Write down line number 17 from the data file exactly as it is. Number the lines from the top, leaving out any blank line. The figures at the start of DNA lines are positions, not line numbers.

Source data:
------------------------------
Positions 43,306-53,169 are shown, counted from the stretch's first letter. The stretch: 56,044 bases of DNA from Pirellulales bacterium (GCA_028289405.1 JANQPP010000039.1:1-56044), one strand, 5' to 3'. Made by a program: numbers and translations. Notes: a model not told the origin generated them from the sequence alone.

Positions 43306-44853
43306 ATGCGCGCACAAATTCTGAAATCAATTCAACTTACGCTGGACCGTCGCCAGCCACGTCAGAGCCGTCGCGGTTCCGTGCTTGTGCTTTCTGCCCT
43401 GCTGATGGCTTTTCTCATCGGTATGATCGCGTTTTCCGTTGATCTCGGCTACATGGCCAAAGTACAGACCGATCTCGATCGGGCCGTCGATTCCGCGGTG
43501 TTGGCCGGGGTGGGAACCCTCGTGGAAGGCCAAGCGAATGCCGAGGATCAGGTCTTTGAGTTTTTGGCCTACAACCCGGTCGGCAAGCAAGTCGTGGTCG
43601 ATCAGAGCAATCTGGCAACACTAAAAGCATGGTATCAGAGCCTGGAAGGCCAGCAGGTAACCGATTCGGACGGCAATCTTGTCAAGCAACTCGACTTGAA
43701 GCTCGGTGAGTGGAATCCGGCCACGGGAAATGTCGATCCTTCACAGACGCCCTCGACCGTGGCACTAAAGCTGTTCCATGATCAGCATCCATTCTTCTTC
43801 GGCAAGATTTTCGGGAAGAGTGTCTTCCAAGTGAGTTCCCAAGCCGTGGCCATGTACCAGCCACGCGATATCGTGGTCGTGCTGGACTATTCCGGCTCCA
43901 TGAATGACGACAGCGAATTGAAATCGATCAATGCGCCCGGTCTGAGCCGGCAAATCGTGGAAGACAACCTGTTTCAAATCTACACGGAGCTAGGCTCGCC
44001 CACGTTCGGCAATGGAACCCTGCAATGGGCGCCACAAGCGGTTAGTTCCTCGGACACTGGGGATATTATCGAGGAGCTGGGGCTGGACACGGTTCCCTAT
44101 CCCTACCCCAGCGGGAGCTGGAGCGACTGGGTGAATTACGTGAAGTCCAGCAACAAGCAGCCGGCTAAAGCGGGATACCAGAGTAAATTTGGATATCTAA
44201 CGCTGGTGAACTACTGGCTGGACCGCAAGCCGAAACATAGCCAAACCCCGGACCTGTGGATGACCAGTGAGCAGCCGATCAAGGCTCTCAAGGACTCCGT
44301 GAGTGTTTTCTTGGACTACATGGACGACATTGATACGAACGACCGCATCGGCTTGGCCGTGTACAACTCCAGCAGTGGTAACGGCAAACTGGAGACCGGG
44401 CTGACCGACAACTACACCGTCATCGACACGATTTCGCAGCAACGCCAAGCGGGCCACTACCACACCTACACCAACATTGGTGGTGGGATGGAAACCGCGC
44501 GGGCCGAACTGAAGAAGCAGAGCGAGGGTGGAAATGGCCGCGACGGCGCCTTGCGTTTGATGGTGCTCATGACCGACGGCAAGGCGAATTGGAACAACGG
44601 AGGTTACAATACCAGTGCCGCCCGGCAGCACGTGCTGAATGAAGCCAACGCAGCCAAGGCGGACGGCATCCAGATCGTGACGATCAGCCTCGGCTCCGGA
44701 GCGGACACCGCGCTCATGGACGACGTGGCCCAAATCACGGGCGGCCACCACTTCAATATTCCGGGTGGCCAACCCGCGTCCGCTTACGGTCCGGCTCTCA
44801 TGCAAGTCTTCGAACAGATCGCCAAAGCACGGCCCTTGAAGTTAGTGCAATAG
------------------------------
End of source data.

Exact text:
44701 GCGGACACCGCGCTCATGGACGACGTGGCCCAAATCACGGGCGGCCACCACTTCAATATTCCGGGTGGCCAACCCGCGTCCGCTTACGGTCCGGCTCTCA